Roots for Boots


The Heroes of 2022

As we say goodbye to 2022 and look ahead to the New Year, it seems like a good time to recognize some of the extraordinary heroes from this past year. Each one of these people has dedicated their lives to helping others and to service. They have committed to a purpose driven life. Many of us are using this week to think about what we want for ourselves next year, well these folks are a good place to start for some inspiration. So if you missed an episode or two or if you are new to Charity Matters this might be the perfect thing to listen to as you put Christmas decorations away and prepare for the year ahead.

Disclaimer: Everyone I interview is miraculous and inspirational but these were some of our extra special conversations this year…enjoy!

Miracle Messages

I have had some pretty amazing conversations in the past ten years. Conversations that really make me think and look at the world around me in a totally different way. The conversation I had a few months back with Kevin Adler, the founder of Miracle Messages was game-changing for me. It’s my hope that it is for you as well. I will never look at the homeless the same after this eye-opening exchange.

Kevin shares the story of his uncle who lived on the streets and how his uncle’s death inspired the creation of Miracle Messages. A nonprofit that not only reconnects the homeless to their loved ones but also provides a social connection through a phone buddy system and provides cash for rent once the unhoused person is ready.

Roots For Boots

Roots for Boots is a nonprofit that serves those who serve, our veterans. Christy Lucus, founder of Roots for Boots is an inspiration and was beyond fun to talk too.  Christy’s journey from a school principal to a nonprofit founder will amaze and inspire you. You will see why her official title is Chief Enthusiasm Officer!

If you love Veterans, teachers, and all who serve then this hero episode is for you. Christy reminds each of us that we all have something to give, even if it is a positive attitude and a smile.

A Place At the Table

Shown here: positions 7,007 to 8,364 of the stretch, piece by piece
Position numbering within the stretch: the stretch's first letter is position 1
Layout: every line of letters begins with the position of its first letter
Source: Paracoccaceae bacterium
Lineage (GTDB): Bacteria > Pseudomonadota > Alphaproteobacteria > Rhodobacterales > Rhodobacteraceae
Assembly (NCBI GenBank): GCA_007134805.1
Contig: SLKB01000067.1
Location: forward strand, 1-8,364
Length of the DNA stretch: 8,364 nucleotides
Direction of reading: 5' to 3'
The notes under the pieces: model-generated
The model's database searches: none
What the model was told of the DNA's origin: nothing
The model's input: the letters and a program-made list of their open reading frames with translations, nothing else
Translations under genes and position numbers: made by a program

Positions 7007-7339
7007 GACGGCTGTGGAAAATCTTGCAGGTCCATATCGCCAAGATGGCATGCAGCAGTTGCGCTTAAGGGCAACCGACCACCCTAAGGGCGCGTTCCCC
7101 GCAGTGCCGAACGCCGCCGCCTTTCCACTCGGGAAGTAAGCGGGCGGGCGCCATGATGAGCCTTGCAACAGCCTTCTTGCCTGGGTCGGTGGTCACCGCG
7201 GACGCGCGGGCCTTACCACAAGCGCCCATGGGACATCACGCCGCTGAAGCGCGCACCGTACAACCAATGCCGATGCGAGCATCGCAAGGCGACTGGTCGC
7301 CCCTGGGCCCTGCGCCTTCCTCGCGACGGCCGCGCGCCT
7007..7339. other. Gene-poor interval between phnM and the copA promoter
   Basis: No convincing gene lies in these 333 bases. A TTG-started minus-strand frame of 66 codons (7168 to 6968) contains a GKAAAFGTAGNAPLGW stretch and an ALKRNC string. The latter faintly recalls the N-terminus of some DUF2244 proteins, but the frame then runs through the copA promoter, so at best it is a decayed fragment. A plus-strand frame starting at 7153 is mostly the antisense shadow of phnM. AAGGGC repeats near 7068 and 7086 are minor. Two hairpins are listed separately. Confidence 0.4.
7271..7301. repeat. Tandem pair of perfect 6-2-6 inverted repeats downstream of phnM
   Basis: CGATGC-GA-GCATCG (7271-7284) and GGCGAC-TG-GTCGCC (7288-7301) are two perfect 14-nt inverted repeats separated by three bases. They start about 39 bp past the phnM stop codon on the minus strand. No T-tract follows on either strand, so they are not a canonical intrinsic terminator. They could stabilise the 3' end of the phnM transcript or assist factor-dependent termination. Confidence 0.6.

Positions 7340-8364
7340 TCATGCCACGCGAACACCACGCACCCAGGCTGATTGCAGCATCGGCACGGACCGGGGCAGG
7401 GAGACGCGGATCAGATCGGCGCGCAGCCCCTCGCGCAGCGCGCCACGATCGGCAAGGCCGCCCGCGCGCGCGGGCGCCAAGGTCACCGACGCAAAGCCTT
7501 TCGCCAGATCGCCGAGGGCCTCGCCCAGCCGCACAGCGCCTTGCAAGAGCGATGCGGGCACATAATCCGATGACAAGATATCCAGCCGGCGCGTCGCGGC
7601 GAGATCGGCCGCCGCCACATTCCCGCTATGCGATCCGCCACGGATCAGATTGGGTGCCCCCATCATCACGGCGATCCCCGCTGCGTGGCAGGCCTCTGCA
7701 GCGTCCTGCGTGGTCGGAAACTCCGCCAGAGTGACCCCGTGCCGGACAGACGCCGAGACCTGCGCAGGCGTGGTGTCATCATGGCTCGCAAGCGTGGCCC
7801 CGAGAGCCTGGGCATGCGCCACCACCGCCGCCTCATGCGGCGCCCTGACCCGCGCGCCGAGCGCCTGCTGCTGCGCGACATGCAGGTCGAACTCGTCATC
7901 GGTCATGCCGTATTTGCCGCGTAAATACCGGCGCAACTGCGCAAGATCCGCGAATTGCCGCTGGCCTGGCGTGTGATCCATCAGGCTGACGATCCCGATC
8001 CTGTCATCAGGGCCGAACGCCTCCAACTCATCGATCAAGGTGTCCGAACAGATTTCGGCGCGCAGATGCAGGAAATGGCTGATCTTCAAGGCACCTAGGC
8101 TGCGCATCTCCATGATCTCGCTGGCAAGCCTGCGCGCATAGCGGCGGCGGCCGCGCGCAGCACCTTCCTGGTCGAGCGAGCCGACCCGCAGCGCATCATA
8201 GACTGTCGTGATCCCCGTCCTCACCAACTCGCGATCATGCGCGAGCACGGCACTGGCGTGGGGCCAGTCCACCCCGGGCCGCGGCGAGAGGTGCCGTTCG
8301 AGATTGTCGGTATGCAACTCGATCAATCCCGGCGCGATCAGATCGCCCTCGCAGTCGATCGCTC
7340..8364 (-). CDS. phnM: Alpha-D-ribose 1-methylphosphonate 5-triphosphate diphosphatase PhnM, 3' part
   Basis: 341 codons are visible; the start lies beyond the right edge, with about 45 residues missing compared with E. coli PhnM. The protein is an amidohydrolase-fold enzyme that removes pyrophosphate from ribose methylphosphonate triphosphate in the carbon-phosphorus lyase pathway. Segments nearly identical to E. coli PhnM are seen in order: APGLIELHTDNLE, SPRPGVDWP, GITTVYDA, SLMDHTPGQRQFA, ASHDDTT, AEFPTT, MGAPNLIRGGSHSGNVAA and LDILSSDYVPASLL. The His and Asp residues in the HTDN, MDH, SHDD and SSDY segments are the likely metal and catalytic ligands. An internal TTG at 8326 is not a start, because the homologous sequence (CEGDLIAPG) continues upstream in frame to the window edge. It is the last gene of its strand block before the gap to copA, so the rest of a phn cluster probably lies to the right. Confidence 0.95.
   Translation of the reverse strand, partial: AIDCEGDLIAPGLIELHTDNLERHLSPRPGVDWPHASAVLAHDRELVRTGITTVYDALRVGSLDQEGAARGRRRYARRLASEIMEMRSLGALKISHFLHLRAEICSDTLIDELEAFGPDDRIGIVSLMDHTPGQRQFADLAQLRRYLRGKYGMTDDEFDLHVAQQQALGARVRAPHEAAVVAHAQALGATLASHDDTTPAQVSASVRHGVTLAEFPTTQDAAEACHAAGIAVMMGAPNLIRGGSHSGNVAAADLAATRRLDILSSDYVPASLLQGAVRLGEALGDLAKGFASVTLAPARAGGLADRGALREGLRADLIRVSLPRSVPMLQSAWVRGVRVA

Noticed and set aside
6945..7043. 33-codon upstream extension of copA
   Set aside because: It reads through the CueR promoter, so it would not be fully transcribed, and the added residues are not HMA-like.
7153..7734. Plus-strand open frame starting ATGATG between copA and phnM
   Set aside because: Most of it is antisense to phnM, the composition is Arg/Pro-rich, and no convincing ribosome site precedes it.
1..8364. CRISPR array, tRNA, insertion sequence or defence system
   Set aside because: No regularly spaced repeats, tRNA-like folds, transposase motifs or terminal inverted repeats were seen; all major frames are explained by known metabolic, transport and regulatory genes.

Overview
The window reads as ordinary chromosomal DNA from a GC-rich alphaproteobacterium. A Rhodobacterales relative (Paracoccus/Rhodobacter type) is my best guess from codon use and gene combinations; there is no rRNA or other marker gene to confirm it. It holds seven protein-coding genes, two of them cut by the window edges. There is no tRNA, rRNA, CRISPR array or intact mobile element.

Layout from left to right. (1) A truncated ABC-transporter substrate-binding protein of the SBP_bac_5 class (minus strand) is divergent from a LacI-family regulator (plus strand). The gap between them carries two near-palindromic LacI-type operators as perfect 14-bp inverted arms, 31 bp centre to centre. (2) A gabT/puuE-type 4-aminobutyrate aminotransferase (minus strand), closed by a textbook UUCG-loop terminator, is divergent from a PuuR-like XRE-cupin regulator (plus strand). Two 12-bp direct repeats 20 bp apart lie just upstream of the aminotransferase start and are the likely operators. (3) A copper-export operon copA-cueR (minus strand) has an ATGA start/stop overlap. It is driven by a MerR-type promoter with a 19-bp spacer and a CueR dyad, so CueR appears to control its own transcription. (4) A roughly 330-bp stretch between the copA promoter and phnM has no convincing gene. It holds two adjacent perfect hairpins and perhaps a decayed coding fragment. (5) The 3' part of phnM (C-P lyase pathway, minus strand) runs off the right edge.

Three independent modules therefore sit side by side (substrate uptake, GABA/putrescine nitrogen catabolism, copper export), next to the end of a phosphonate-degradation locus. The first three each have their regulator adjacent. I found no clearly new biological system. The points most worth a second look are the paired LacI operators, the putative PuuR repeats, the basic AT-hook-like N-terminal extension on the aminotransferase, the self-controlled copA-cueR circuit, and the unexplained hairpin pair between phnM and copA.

When you think about hunger and homelessness the first thing that pops into your mind is rarely a restaurant. Instead you probably visualize tents, soup kitchens and a host of  images. Maggie Kane has created an amazing community and a wonderfully unexpected solution for homelessness. Her nonprofit, A Place at the Table, provides community and good food regardless of means. Her delicious Raleigh, North Carolina cafe is a cozy, warm, friendly cafe with great food and everyone is welcome.

Like Maggie this is a fun, high energy and inspirational conversation about food, community, hunger and the unhoused. Maggie’s warmth, passion for making a difference and southern hospitality will make your day! So join us for A Place at the Table.

Free Wheelchair Mission

Did you know that there are 75 million people on this planet in need of a wheelchair? Can you imagine being disabled  and not having access to get around? That is only one of the amazing insights I learned from Don Schoendorfer. Don is the founder of Free Wheelchair Mission. His story is incredible, as is his work in providing over one million wheelchairs to people in need.

Learn how a MIT Biomedical engineer changed his life and millions of others. You won’t want to miss this amazing conversation. Don Schoendorfer is a truly special human who is an inspiration for all with his journey of service.

Drink Local Drink Tap

One of the questions I always love asking our guest is did you grow up helping others? It is always fascinating to see where and when the seed of compassion took root in all the incredible people who do nonprofit work.  Erin Huber has an incredible life experience of serving others that started at age 12. She founded her first nonprofit at 16 and continues to this day with her award winning nonprofit, Drink Local Drink Tap.

Join us for an inspirational conversation about what one person can really do to change the world. Erin Huber has been changing it for decades. Her work ethic, passion for helping others and amazing life journey is an inspiration for us all.